Sunday, September 19, 2010

Not From Around Here

Whether or not you're gonna admit it, we've all had those moments where something uncomfortably embarrassing happens and we desperately hope no one saw it. For example, my jr. high school had a set of stairs at the end of a hallway, tucked back from the main thoroughfare. One day I was on these stairs alone walking to the second floor. And for some reason I slipped, tottered around for a split second, and face planted on the stairwell - body splayed in four directions. Among stair-fall maneuvers, this one was truly epic. Despite the bleeding forehead, throbbing pain in both kneecaps, etc, I remember jumping straight up and nervously looking all around me (pretty sure I even looked at the ceiling) to be sure no one saw me. Thank god no one did and my impeccably cool reputation remained intact (I bet you think I'm being sarcastic but I peaked socially somewhere in 8th grade. I'm mature enough now to admit this).

So it was funny to find myself in a similarly awkward position just one day ago, many many years after the jr. high fall and to realize, I handled it the same damn way. Jer was out of town this weekend frolicking with his college friends and I devoted Saturday morning to long and thoughtful walks around the property. I really wanted to immerse myself in the land. Enjoy the views. Embrace nature. It makes me feel like a legit country dweller for some reason. So there I was with my large walking stick meant to fend off snakes, rogue donkeys, and most importantly, to break up the massive spiderwebs that hang just about everywhere right now. From a distance I imagine the scene would have been quite convincing: Confident rancher walks slowly to survey her land, pausing now and then to lean over and pick up a rock, then tosses the rock. Leans casually on walking stick, then pats a passing cow, totally un-intimidated by its massive horns. She kicks at a cactus. Puts her hand on her hip and shakes a fence post with the other just to confirm it's firmly placed. Basically, she's completely at home in this environment, and possibly was raised in the country: a fearless land owner. She walks forward, and uses the stick to break up a spider web, then keeps on walking. But then she stops suddenly and slowly turns her head to look at the large, black, and shiny thing perched on her shoulder. She does a double take and proceeds to, well, lose her sh*t.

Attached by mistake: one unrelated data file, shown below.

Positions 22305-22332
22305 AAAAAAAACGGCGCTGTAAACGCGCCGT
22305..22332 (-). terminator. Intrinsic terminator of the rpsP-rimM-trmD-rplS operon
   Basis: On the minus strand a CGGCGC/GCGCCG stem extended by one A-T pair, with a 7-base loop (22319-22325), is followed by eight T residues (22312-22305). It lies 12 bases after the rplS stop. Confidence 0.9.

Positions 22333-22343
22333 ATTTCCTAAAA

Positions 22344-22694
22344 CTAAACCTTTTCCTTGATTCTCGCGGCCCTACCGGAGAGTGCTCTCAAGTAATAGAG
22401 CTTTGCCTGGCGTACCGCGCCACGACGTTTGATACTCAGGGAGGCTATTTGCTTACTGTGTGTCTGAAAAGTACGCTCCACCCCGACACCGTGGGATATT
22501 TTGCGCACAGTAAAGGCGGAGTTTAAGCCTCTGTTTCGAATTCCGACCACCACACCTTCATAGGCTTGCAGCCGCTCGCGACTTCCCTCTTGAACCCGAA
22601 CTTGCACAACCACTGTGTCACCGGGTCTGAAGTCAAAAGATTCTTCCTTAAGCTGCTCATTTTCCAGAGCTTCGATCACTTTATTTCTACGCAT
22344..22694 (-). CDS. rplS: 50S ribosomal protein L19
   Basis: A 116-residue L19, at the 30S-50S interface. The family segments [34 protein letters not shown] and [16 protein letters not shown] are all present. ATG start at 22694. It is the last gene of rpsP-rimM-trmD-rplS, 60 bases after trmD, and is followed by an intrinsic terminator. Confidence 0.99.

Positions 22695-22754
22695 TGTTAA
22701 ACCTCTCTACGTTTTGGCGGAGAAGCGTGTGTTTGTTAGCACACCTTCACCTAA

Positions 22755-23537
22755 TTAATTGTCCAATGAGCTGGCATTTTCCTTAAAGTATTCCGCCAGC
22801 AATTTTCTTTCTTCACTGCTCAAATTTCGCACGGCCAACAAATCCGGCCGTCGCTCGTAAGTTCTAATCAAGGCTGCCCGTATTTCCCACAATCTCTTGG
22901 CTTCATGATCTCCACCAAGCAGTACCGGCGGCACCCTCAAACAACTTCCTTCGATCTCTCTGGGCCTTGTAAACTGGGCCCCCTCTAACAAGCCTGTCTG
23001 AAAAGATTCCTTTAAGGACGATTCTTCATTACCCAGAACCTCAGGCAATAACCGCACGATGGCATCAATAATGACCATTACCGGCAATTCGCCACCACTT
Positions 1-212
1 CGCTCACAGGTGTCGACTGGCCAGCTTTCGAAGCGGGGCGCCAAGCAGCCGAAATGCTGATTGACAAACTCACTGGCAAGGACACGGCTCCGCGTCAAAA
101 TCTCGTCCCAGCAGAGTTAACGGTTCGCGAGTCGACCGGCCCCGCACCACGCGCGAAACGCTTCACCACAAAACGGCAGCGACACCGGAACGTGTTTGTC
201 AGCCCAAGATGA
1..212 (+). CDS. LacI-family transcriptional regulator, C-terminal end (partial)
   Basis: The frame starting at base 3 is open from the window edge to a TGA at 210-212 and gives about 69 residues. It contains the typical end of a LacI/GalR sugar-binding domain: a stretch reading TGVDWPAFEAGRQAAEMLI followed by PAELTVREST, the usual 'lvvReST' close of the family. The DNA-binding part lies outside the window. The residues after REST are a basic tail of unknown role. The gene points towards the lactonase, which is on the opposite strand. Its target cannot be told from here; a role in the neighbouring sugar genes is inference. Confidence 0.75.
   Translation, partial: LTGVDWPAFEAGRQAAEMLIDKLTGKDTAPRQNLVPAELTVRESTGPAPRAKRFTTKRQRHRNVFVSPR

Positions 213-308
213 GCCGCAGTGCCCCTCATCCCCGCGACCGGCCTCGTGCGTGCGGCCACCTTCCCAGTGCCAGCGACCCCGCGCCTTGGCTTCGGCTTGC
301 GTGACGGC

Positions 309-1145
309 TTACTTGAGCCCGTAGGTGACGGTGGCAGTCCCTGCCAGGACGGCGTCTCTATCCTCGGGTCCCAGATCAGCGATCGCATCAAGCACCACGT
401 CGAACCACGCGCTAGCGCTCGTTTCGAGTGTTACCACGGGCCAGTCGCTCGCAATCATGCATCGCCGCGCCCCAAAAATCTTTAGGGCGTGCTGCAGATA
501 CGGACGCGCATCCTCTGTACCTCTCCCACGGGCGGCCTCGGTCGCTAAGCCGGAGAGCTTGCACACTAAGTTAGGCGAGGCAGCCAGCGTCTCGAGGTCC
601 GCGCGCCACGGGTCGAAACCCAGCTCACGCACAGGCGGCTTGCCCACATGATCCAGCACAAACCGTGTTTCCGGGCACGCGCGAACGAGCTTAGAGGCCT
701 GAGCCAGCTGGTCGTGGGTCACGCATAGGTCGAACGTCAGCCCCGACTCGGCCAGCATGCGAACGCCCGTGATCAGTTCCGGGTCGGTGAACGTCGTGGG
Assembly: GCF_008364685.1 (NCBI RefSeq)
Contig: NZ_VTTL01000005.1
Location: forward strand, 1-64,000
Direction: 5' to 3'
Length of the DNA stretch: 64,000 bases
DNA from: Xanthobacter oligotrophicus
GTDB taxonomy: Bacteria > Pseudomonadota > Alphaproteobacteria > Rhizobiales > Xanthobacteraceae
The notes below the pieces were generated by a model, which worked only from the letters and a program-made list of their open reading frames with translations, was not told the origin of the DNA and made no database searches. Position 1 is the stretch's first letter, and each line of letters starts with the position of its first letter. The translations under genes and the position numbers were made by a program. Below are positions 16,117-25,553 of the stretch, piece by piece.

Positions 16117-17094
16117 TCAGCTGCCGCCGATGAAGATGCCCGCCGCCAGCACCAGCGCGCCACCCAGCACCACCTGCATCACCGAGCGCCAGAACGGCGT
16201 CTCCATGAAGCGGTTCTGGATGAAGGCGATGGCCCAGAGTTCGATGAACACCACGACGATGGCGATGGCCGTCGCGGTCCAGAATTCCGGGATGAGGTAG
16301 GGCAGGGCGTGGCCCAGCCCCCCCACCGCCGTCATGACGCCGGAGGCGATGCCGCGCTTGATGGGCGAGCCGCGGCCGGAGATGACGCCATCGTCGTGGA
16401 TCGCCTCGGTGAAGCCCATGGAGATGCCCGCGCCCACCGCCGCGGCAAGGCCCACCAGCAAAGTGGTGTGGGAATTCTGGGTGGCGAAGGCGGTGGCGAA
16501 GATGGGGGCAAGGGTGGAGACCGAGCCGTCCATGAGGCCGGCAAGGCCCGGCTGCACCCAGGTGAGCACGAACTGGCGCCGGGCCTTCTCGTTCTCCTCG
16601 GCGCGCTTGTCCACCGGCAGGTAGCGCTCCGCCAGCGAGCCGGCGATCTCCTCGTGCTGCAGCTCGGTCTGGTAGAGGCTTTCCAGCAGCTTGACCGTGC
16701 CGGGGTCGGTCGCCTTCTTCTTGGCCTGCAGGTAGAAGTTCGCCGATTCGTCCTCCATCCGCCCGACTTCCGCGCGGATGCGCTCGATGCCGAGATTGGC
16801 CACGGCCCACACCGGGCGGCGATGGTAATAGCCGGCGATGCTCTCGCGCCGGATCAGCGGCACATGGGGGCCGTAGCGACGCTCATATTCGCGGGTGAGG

Oh folks, it was a true and total meltdown. Arms flailed, the stick went flying, hands slapped at the back, there was spinning in circles, shaking of the head, jumping up in down - all the while screaming. S C R E A M I N G.

As soon as the horrifically large spider was off my back, I nervously looked in all directions to make sure no one actually saw this incredibly pathetic display. We have land for chrissake! Rattlesnakes, coyote, and horrific spiders are all part of the deal. I knew this when we signed up for the gig. But knowing it and having one of the land creatures on your back are two very different things. Luckily, as with jr. high, no neighbors were present to question my behavior. With them, I hope to always maintain some amount of street cred. But here I have no one to impress. And anyone who reads this little story realizes that while we're not phonies, we're definitely not "from around here" when it comes to country living.

In moments like this I wonder how Dee-you-wayne would handle the situation. What would he do with a spider on his back? Most likely he'd name it "Ol' Black" and keep it as a pet. I just can't pull that off.

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